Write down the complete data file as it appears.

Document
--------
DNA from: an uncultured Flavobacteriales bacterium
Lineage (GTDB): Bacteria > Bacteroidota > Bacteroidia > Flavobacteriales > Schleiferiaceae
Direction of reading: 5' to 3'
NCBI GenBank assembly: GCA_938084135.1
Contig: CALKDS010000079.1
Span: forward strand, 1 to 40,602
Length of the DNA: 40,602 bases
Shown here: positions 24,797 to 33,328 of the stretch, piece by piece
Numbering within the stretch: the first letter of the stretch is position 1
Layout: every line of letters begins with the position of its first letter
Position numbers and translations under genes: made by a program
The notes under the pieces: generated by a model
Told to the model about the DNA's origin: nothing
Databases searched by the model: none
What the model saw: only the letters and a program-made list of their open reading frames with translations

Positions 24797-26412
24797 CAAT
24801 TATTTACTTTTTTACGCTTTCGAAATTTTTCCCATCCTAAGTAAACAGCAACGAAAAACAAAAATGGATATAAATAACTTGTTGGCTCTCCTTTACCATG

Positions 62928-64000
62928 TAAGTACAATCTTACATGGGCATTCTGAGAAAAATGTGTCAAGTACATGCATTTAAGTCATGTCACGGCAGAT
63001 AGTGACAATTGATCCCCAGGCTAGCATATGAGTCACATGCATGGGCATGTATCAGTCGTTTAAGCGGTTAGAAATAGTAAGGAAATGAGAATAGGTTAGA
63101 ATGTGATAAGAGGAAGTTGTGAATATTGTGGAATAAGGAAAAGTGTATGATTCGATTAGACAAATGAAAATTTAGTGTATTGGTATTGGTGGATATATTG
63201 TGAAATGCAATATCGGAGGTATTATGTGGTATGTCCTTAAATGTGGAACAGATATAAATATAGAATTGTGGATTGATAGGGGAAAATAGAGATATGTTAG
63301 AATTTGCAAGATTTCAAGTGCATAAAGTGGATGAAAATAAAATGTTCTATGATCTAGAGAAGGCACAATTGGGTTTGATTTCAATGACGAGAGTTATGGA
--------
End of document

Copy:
DNA from: an uncultured Flavobacteriales bacterium
Lineage (GTDB): Bacteria > Bacteroidota > Bacteroidia > Flavobacteriales > Schleiferiaceae
Direction of reading: 5' to 3'
NCBI GenBank assembly: GCA_938084135.1
Contig: CALKDS010000079.1
Span: forward strand, 1 to 40,602
Length of the DNA: 40,602 bases
Shown here: positions 24,797 to 33,328 of the stretch, piece by piece
Numbering within the stretch: the first letter of the stretch is position 1
Layout: every line of letters begins with the position of its first letter
Position numbers and translations under genes: made by a program
The notes under the pieces: generated by a model
Told to the model about the DNA's origin: nothing
Databases searched by the model: none
What the model saw: only the letters and a program-made list of their open reading frames with translations

Positions 24797-26412
24797 CAAT
24801 TATTTACTTTTTTACGCTTTCGAAATTTTTCCCATCCTAAGTAAACAGCAACGAAAAACAAAAATGGATATAAATAACTTGTTGGCTCTCCTTTACCATG

Positions 62928-64000
62928 TAAGTACAATCTTACATGGGCATTCTGAGAAAAATGTGTCAAGTACATGCATTTAAGTCATGTCACGGCAGAT
63001 AGTGACAATTGATCCCCAGGCTAGCATATGAGTCACATGCATGGGCATGTATCAGTCGTTTAAGCGGTTAGAAATAGTAAGGAAATGAGAATAGGTTAGA
63101 ATGTGATAAGAGGAAGTTGTGAATATTGTGGAATAAGGAAAAGTGTATGATTCGATTAGACAAATGAAAATTTAGTGTATTGGTATTGGTGGATATATTG
63201 TGAAATGCAATATCGGAGGTATTATGTGGTATGTCCTTAAATGTGGAACAGATATAAATATAGAATTGTGGATTGATAGGGGAAAATAGAGATATGTTAG
63301 AATTTGCAAGATTTCAAGTGCATAAAGTGGATGAAAATAAAATGTTCTATGATCTAGAGAAGGCACAATTGGGTTTGATTTCAATGACGAGAGTTATGGA